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The Crucible (1953) authored by Arthur Miller, is a dramatic play that relates to the events that took place in the Salem witch trials that occurred in the Massachusetts Bay Colony during 1692-93. In the puritan town of Salem, a group of girls went dancing in the forest with a black slave named Tituba. While dancing, they are caught by the local minister, Reverend Parris. One of the girls, Parris’s daughter Betty, falls into a coma-like state. A crowd gathers in the Parris home while rumours of witchcraft fill the town, resulting in a number of accusations being spread throughout. Miller uses a range of conventions such as characterisation and dialogue in order to emphasise the relationships present throughout the novel and position the audience to respond to them in a way in which they can relate to in their personal lives.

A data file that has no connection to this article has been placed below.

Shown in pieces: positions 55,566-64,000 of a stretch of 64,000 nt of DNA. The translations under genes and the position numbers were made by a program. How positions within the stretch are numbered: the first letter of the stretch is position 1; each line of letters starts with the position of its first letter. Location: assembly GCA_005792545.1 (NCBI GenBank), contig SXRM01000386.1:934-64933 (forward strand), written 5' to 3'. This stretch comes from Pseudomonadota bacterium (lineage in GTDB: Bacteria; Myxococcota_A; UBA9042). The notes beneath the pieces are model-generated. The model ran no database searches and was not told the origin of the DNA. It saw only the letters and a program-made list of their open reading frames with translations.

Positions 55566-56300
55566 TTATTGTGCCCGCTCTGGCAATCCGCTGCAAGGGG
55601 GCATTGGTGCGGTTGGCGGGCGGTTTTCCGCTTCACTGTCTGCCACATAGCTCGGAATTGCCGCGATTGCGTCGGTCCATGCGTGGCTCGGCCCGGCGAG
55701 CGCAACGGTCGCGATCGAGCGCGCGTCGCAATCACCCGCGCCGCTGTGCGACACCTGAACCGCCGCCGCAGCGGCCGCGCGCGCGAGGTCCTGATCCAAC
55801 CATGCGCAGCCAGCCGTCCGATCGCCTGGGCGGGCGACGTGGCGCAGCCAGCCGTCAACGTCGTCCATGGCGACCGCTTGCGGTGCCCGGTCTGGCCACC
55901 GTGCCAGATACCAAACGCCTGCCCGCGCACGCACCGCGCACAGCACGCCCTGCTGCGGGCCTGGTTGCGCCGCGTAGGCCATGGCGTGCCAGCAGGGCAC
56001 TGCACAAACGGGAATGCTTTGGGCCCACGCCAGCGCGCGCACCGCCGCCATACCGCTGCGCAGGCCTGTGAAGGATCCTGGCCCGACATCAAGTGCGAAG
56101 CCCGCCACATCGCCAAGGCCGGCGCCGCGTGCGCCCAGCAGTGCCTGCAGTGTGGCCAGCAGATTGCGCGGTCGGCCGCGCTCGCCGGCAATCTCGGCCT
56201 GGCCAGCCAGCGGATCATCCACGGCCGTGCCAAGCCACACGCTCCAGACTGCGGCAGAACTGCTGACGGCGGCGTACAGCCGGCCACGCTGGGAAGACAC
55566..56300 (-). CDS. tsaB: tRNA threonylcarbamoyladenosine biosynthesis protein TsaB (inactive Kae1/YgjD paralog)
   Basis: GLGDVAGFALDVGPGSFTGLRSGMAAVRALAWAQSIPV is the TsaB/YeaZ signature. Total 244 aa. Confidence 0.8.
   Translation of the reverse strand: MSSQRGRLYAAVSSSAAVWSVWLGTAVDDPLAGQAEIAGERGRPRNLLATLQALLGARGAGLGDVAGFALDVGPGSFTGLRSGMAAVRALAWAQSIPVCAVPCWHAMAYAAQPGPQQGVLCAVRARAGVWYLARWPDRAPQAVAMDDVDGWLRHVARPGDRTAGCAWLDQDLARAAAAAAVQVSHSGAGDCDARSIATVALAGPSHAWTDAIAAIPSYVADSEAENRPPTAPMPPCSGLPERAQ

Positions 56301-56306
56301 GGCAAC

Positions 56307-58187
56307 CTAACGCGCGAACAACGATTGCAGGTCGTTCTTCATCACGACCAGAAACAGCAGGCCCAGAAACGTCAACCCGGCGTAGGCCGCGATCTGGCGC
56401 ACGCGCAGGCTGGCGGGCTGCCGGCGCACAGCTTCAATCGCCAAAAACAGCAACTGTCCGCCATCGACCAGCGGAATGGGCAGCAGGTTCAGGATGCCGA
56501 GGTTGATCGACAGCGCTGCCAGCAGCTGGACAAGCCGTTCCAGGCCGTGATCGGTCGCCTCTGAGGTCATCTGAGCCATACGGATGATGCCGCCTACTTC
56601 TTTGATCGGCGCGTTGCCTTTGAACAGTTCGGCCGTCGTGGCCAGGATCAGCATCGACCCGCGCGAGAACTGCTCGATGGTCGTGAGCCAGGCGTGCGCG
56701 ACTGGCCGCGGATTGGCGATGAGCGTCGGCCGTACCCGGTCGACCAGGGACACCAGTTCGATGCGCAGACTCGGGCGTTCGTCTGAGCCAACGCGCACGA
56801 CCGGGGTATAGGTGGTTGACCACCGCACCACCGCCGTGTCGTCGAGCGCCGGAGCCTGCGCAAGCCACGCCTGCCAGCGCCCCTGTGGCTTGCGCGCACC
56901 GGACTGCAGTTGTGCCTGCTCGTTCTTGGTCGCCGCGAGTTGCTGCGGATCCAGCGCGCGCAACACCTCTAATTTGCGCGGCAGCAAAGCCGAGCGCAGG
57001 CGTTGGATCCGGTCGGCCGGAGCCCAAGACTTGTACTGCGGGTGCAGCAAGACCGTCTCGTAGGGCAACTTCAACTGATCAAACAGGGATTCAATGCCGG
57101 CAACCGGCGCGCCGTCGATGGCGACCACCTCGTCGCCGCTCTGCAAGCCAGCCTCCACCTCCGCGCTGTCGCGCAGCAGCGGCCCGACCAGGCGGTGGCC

Trust is often seen as the foundation of a healthy relationship. In The Crucible aspects of trust are revealed on numerous occasions, more specifically through the characterisation of John Proctor and his wife Elizabeth. For the most part, John and Elizabeth Proctor’s relationship is strong and loving. But considerable strain has been placed upon their marriage by John’s affair with Abigail. Although Elizabeth’s trust with Proctor is clearly diminished, she does not use this against him and instead is seen to be rather forgiving as shown through her dialogue, “I do not judge you. The magistrate sits in your heart that judges you. I never thought you but a good man, John – only somewhat bewildered.” This characterises Elizabeth in a forgiving manner and highlights the unconditional love she has for her husband. This is only made clearer later on in the play when she does everything she can to protect his reputation. Elizabeth is forced in the middle of Act 3 to testify in court about her husband’s involvement with Abigail and when questioned about John’s character she states, “Your Honor, I – in that time I were sick. And I – My husband is a good and righteous man. He is never drunk as some are, nor wastin’ his time at the shovelboard, but always at his work. But in my sickness – you see, sir, I were a long time sick after my last baby, and I thought I saw my husband somewhat turning from me.” Relationship and marriage expert Sheri Stritof stated in a recent article ‘How To Practice Forgiveness In Marriage’ that “being able to forgive and to let go of past hurts is a critical tool in marriage. Additionally, being able to forgive is a way to keep yourself healthy both emotionally and physically.” This philosophy is clearly displayed in Elizabeth’s actions as she is able to forgive him for his previous wrongdoing and only says good things about him in court in an attempt to save his reputation. The construction of the relationship between John and Elizabeth Proctor positions myself to relate to relationships in my life that withhold similar values. For instance, being forgiven by my friends and family after I may have done something to upset them or me having the strength to forgive someone who may have wronged against me. Through the characterisation of Elizabeth Proctor and her relationship with John, I am made to respond to this in a way of personal reflection and relation.